A broader definition of corporate governance, as expressed by the OECD principles of corporate governance (2004), stipulates that all shareholders should be treated equally and that board members should act on a fully informed basis, in good faith, with due diligence and care, and in the best interests of the company. Broadening the stakes beyond shares allows the stakeholder theory to recognize that the effectiveness of corporate governance practices also depends on the influence stakeholders may have on the firm. Corporate governance then becomes the range of institutions, policies and power decision-making processes that are involved in making an organization function to create value. Institutions become the informal and formal rules of the game, which usually serve the interests and ideas of the most powerful groups. Institutions or powerful actors can become a self-sustaining system of shared beliefs about a salient way in which the game is repeatedly played for their own interests. Corporate governance can therefore be conceptualized as the relationships among stakeholders and shareholders – or crucial powerful actors – in the process of decision-making and control over the firm’s resources.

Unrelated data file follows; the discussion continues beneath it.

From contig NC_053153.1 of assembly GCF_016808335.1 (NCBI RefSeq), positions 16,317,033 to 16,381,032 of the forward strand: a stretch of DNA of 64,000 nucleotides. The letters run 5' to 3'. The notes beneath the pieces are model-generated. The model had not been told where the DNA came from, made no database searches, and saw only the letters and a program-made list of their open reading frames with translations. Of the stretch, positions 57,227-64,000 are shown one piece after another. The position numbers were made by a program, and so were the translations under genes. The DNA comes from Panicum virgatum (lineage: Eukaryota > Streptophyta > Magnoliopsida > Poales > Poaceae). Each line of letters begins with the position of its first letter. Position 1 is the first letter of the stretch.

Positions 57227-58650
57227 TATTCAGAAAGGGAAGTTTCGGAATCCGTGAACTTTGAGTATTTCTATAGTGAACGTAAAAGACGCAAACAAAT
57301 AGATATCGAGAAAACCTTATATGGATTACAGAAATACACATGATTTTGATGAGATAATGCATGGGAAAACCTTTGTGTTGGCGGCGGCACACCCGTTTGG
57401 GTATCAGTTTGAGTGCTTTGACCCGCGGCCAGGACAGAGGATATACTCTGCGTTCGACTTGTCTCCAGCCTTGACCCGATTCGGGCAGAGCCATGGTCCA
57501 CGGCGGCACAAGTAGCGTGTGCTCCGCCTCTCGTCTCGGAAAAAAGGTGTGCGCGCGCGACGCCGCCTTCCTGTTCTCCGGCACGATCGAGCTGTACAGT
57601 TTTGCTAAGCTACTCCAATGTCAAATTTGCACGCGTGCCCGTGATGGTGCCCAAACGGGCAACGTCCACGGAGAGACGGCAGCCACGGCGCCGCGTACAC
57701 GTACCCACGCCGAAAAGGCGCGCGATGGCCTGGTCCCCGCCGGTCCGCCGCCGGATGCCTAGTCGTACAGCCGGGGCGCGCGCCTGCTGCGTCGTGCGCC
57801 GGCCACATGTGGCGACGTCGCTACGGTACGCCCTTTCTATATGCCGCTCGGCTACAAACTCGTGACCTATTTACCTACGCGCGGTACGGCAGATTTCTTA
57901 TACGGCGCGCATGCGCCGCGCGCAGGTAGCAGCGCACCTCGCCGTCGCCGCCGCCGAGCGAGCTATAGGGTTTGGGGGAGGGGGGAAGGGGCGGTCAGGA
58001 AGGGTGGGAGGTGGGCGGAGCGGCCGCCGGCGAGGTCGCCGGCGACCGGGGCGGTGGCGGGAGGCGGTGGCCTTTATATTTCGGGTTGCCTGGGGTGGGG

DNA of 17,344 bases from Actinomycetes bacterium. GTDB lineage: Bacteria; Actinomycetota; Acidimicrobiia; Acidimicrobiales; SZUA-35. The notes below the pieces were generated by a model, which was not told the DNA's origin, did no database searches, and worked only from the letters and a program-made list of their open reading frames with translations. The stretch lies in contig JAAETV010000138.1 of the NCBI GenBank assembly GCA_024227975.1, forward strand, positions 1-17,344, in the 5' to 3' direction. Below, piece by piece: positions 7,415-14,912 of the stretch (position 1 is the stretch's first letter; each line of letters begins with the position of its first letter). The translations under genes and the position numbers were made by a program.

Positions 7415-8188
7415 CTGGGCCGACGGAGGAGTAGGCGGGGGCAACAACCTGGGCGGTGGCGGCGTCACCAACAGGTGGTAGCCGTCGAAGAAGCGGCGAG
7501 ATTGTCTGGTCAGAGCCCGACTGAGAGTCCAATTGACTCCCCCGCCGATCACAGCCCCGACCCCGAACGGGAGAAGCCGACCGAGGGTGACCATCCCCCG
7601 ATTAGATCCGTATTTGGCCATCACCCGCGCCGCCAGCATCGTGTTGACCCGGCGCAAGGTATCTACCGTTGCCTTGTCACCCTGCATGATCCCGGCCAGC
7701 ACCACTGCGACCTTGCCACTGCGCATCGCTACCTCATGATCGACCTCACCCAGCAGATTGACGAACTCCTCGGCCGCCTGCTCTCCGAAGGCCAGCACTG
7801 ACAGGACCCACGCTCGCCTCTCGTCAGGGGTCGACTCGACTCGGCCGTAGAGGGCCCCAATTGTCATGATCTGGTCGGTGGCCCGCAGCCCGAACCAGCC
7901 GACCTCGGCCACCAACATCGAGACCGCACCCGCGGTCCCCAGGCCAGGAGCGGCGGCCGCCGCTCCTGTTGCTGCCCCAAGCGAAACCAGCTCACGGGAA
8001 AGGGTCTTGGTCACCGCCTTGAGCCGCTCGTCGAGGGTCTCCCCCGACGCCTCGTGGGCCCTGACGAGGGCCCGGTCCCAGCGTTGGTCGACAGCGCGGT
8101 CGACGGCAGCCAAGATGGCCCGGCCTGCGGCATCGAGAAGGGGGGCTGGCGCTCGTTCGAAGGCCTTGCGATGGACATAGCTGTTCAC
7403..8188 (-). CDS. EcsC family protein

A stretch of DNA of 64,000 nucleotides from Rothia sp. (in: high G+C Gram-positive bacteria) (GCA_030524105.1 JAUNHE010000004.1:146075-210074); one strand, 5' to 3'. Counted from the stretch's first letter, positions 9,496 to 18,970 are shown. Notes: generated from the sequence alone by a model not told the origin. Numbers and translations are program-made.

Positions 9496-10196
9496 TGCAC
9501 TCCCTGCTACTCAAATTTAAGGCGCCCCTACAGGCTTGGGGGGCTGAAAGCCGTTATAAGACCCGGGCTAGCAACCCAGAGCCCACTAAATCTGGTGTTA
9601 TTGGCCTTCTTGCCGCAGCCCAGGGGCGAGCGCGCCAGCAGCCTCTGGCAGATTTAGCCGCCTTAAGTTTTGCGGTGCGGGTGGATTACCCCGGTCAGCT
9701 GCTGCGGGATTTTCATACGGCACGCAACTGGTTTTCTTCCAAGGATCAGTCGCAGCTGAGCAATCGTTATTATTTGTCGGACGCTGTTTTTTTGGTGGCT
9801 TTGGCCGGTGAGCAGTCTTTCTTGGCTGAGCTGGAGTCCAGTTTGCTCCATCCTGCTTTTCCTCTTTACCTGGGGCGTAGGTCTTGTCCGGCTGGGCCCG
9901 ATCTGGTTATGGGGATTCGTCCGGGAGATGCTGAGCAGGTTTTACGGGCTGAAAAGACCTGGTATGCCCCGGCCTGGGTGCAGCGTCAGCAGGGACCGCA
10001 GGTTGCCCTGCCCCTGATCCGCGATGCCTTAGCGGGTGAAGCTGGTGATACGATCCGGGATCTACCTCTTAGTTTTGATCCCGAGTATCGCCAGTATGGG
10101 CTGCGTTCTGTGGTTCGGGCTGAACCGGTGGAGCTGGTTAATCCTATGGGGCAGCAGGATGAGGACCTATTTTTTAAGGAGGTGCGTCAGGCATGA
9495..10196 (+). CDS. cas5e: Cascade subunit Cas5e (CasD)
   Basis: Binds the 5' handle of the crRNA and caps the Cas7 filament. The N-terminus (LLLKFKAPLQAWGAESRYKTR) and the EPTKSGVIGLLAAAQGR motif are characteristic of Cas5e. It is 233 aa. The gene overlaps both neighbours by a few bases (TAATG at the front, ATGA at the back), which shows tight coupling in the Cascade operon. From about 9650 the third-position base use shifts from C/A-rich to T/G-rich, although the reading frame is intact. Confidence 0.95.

International or local investors who focus on emerging markets have to deal with considerable information asymmetries in those less transparent emerging markets that could negatively affect the expected long-term income or return on the investment. But they are asymmetries of a different nature. Good corporate governance practices aiming to reduce those asymmetries assumedly have a positive impact on an enterprise’s performance both in the developed world and even more so in rather volatile emerging markets. Particularly in an emerging economy such as Indonesia, with rather weak legal institutions, the challenge for foreign investors does not lie in the traditional agency problem between ownership and powerful top executives, as in most Anglo-Saxon advanced countries, but rather in the tangible and intangible costs resulting from information asymmetry between local majority owners and foreign or local minority owners. The potential conflict may arise as a result of concentrated ownership, whereby the majority founding family or patriarch, institutional sovereign funds or state may not regard minority investors as equal partners. The latter has hardly any recourse within a context that is associated with underdeveloped or not-fully functioning legal institutions, carrying a significant cost when being operational in or investing in emerging markets. The entrenchment by controlling shareholders often results in conditions that are ideally suited for possible expropriation of disadvantaged stakeholders, often minority shareholders. Hence why the option of “voicing” concerns has hardly any effect in Indonesia, and “loyalty” may not be a real option for those minority nonequal partners, making “exit” the only other option for investors, adding to the already inherent volatile market swings. This inherent asymmetry is aggravated by the existence of particular governance structures and relationship-based governance or network culture perspectives in Indonesia that play into the hands of those actors – both BoD and BoC members – who can fall back on relationships with the powerful elite. Moreover, there seems to be a lack of legal culture, as my friend and Melbourne Business School colleague Benny Tabalujan convincingly argues, among the Indonesian business elite. Legal culture refers to “attitudes, values and opinions held in society, with regard to law, the legal system and its various parts,” he said.